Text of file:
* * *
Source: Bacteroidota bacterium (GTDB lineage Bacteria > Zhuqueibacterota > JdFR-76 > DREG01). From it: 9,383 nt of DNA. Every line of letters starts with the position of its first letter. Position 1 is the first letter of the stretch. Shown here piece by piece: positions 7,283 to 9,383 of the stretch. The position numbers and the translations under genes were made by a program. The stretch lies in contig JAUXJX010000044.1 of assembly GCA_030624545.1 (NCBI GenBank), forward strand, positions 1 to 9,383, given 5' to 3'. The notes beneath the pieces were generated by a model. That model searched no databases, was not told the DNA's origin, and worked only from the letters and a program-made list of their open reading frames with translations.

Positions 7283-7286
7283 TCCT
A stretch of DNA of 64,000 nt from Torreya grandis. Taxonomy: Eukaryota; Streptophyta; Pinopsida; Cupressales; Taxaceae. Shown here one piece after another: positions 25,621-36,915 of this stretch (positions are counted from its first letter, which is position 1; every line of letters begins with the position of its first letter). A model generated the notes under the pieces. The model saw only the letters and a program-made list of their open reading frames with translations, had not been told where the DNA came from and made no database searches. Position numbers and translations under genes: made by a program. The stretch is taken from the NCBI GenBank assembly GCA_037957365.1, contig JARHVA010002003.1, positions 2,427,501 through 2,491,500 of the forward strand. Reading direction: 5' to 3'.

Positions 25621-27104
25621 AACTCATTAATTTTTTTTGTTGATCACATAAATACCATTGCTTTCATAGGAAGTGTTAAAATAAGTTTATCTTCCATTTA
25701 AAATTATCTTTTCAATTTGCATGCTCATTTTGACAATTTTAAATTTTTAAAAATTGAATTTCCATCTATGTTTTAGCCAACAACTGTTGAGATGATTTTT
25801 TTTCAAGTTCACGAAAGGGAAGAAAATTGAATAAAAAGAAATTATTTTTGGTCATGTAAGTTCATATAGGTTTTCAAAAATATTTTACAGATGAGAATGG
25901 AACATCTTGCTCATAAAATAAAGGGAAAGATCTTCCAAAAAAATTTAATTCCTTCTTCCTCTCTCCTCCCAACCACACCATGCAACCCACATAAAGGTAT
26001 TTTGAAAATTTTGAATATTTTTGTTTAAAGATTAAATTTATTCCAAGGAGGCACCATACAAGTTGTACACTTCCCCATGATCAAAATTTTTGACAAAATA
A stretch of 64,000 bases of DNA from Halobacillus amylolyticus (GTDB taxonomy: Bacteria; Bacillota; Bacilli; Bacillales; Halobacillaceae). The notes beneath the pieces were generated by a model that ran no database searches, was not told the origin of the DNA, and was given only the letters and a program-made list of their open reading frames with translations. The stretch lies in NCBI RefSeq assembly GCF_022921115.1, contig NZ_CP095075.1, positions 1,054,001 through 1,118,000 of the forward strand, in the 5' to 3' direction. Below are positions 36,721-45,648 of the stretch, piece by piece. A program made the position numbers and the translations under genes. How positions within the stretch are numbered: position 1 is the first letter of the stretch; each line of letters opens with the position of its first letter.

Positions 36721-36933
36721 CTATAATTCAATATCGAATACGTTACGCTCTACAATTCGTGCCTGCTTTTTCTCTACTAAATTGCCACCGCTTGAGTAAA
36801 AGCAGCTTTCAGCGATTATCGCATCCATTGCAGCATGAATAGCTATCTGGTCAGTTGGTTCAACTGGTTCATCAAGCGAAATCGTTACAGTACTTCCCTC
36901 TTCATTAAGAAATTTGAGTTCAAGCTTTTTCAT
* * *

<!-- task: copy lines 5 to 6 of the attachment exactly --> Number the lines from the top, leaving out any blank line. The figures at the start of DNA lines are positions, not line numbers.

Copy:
Positions 25621-27104
25621 AACTCATTAATTTTTTTTGTTGATCACATAAATACCATTGCTTTCATAGGAAGTGTTAAAATAAGTTTATCTTCCATTTA